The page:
It is said that we are not to become too attached to the material things of this life. What matters are not "things" but people, love, kindness, compassion, empathy and all the emotions that belong to humanity.
There is a black velour hoodie sweatshirt that hangs on the bedpost in my girls room and has been there since 2004. I do not have any attachment to sweatshirts period. My attached is to the young woman who wore that sweatshirt. The sweatshirt reminds me of a beautiful soul, with a contagious smile and laugh that left us tragically too soon. I don't need the sweatshirt to stir my memories of her. It has long ago lost her scent as I have had to wash it from the dust. But, it remains hanging on the bedpost.
I suppose you are wondering what all of this has to do with a blog on Snowflake Chocolates website.
Recently, we said goodbye to a good and faithful friend of the material kind. As pictured our steady, faithful, reliable cream beater. Our cream beater was manufactured sometime 100 years ago by Savage Brothers in Chicago. My grandfather purchased this beater used around 1947.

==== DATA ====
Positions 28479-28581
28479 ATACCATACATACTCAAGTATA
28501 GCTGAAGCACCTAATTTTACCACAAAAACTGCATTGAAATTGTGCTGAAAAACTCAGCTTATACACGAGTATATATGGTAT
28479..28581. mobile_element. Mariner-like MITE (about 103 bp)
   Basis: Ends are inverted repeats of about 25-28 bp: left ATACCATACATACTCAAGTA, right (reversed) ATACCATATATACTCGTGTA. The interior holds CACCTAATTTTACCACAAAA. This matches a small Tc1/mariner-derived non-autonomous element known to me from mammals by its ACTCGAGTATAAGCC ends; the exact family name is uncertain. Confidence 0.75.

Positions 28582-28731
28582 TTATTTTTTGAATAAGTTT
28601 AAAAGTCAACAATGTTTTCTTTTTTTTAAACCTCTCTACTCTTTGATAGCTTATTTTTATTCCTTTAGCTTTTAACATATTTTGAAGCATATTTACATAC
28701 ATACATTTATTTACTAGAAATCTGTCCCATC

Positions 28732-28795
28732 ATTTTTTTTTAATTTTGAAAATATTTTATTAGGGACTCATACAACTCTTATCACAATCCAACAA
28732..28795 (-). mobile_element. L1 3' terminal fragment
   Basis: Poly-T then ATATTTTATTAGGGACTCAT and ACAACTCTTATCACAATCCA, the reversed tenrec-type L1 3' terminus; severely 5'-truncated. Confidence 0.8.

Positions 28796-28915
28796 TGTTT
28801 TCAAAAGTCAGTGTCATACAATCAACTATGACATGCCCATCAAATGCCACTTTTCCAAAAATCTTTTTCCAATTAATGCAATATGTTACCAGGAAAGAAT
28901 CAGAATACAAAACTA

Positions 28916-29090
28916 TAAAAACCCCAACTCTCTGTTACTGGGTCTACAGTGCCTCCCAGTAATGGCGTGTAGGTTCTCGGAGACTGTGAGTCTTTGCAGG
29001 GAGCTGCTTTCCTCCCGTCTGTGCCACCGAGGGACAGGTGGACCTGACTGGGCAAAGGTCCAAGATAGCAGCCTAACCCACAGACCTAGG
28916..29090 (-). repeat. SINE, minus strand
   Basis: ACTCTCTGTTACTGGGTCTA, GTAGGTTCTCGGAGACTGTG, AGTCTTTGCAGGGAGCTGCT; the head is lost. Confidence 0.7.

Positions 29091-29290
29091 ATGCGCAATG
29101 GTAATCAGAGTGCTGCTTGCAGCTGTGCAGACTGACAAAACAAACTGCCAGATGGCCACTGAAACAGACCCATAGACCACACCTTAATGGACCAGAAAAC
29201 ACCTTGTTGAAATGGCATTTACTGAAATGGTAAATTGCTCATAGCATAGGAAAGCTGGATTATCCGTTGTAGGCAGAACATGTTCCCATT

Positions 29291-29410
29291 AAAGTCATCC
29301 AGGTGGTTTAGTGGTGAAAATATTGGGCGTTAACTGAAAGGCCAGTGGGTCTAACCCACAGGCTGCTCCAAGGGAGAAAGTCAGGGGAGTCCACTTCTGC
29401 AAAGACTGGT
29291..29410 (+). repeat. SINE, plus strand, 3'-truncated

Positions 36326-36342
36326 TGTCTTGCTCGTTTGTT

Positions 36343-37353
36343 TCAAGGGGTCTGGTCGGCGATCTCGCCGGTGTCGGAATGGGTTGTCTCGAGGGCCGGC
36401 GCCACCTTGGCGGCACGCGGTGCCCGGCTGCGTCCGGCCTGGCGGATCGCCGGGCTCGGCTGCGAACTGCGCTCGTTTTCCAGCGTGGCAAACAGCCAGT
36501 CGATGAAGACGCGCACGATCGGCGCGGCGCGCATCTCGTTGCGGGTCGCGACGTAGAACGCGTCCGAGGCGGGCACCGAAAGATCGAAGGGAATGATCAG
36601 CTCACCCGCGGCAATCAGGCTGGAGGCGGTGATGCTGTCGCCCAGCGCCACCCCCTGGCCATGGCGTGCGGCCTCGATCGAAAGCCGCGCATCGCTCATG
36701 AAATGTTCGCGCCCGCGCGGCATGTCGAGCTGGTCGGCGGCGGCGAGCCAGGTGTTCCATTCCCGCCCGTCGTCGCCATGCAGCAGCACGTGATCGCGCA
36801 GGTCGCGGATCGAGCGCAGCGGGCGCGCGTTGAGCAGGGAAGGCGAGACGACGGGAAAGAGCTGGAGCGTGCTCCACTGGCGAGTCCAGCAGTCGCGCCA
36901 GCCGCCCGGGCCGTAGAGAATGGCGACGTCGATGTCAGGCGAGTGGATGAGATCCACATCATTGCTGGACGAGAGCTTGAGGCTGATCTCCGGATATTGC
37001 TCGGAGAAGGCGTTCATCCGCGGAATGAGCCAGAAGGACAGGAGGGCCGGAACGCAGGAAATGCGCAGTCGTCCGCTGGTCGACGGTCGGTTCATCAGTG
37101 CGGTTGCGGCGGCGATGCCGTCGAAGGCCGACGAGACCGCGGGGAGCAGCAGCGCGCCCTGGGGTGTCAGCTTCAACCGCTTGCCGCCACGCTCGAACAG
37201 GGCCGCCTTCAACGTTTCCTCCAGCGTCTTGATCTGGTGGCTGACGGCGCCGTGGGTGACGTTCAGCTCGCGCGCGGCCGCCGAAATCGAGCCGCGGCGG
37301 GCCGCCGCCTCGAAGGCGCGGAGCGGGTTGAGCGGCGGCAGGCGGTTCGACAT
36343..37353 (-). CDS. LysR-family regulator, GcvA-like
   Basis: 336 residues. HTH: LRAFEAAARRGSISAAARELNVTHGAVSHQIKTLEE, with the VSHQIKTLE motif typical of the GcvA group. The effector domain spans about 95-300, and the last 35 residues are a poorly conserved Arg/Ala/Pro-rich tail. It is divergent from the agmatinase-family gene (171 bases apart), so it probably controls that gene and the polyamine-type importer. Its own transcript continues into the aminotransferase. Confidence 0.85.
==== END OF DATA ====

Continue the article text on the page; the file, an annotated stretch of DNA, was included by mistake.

Somehow this monster beater (weighing in at 1,121 pounds) found it's way into the basement candy kitchen (as pictured) of my grandparent's row house home. I am unsure of the year this picture was taken. But I can assure you that we no longer beat creams with cigars hanging from our mouths. From there it would move to the the Pollak's Candy shop on Prospect Street in Etna, Pennsylvania. It knew the hands of my grandfather, his brother Joe and his employee Forrest before it would eventually be replaced by a larger beater and moved into a storage garage across town. I cannot even begin to imagine how this machine was moved from place to place knowing the spaces it was in.